Critical Design Lab director Aimi Hamraie meditates on the uses of "protocols" for destabilizing the typical "checklist"-style approach to accessibility.
A protocol is an outlined procedure for action. Protocols can be prescriptive and bureaucratic, medical and normalizing. But, as I will outline here, protocols can also serve as design templates. As such, they can be re-iterated, re-designed, tinkered with, and hacked to produce a new state of things.
Disability activists often point to accessibility as a quality of built environments that is often produced through technical protocols, such as checklists. As Mia Mingus argues, the checklist approach to accessibility renders "liberation" as "logistics."
But protocols also have a history in activist technoscience. In Seizing the Means of Reproduction, Michelle Murphy describes "protocol feminism" as a set of practices through which technoscience is made "accessible, routinizable, and do-able." For feminists in the women's health movement, protocols defined shared practices of knowing, perceiving, and making health beyond the expert domain of male-dominated medicine.
Outlining a protocol formalizes our practices. But protocols also place us in the middle of things. Writing or drawing a protocol helps us understand our ongoing projects as comprised of iterations and prototypes.
Critical Design Lab members have been experimenting with defining protocols for our ongoing, unfinished work. We were inspired by the design collective spurse, particularly their "eat your sidewalk" protocols. Their diagrammatic meditations on human-nature entanglements, including one called "tools to make tools," inspired us to map the processes and flows in our own work, including the methods we hope to disperse through the Lab's projects.
Protocols can be accountability measures. Often, I am asked to share protocols for Mapping Access with others who want to replicate the project. These requests are often for reading materials. "Is there a Mapping Access syllabus?," a geographer recently asked me. But these ideas are very much in formation. There is, of course, research to review (and I have an article on Mapping Access that will be in the journal American Quarterly this fall). To simplify things, I offer a brief methodological overview, which in its simplicity eliminates the messiness of access for the sake of transmitting information.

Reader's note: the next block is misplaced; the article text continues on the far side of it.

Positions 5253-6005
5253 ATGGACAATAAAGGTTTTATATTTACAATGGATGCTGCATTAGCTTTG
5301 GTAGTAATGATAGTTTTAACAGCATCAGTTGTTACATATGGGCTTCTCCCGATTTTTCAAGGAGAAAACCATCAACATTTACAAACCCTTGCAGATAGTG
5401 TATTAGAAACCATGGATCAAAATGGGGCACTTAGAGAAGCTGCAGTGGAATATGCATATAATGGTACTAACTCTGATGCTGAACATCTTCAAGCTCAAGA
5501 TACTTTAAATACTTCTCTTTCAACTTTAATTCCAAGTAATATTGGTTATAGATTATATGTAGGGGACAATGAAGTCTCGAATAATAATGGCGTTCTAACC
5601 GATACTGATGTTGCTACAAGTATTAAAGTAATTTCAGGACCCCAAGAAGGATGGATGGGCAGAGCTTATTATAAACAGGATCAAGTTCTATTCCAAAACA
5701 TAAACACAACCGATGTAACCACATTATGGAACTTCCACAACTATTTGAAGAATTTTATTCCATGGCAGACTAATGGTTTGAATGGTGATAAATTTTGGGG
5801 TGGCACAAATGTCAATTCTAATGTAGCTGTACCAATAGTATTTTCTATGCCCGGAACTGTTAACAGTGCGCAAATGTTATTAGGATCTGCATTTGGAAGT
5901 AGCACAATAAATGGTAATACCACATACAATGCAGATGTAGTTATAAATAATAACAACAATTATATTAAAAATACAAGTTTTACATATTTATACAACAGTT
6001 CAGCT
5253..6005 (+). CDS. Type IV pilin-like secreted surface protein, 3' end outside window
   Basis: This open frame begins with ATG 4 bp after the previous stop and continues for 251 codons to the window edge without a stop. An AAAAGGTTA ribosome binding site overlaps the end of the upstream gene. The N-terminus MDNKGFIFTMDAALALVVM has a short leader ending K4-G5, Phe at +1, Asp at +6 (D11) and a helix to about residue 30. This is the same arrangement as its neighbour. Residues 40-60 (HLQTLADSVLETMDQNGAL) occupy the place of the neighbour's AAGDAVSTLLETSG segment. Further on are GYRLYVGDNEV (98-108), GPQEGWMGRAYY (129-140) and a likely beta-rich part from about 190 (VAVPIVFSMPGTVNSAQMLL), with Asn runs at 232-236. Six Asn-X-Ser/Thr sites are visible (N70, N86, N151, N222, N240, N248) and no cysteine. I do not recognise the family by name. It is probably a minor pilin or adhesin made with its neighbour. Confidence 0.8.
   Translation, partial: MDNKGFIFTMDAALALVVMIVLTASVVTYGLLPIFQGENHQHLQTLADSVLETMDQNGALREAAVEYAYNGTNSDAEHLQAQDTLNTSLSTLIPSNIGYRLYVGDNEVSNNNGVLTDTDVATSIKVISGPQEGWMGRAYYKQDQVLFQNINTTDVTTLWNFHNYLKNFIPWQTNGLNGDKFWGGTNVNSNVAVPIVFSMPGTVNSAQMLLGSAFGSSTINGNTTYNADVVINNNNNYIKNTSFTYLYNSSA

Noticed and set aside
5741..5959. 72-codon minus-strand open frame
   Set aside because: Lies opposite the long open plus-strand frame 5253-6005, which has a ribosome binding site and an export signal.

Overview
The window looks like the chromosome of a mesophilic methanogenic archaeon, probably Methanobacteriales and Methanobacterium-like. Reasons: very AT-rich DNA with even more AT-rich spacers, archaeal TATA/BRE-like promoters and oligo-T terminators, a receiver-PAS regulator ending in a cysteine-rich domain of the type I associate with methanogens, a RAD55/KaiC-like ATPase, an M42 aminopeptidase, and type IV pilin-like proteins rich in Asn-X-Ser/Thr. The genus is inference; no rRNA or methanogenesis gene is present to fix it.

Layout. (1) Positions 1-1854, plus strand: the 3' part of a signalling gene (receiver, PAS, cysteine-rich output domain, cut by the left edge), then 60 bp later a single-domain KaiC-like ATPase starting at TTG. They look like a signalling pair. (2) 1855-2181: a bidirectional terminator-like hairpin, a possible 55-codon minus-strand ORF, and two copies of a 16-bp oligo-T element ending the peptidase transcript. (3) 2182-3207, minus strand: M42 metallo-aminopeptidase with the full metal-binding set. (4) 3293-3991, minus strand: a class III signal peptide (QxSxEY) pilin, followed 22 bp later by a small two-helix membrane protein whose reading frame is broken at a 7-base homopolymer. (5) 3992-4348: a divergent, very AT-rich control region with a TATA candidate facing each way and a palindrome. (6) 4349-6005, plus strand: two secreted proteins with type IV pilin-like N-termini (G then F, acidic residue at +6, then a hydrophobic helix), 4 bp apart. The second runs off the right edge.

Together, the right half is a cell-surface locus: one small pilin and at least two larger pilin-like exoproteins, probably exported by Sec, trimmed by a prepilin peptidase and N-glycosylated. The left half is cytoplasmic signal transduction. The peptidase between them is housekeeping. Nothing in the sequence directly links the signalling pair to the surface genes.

But to me, the answer to the question of how to do accessibility mapping is more conceptual. Above, I am sharing a diagrammatic protocol that I recently drew while trying to explain the project to two anonymous reviewers, who read an article that I am trying to publish. The protocol focuses on the questions that Mapping Access begins with, produces, and returns to. It is a messy sheet of lined paper covered in boxes, thought bubbles, cloud shapes, and arrows. The paper is folded and crumbled. A turquoise sticky note rests on top, with two scribbled notes: "depoliticized access. compliance-centered."
Critical access theorists often point to the messiness and gestural qualities of access-making: that we ought not follow standardized formulae, but rather reach for creative access solutions, recognizing access as an open-ended and unfolding process. Protocols strike me as an alternative to accessibility checklists in two ways: first, by focusing on the doing of access, they destabilize the idea that there is a single type of disabled user, access need, or way of achieving inclusion; and second, they provide a tangible map to follow, fulfilling the desire for a "how to" that nevertheless leaves us restless, with questions that reach toward (but also problematize) the ideal of an accessible future.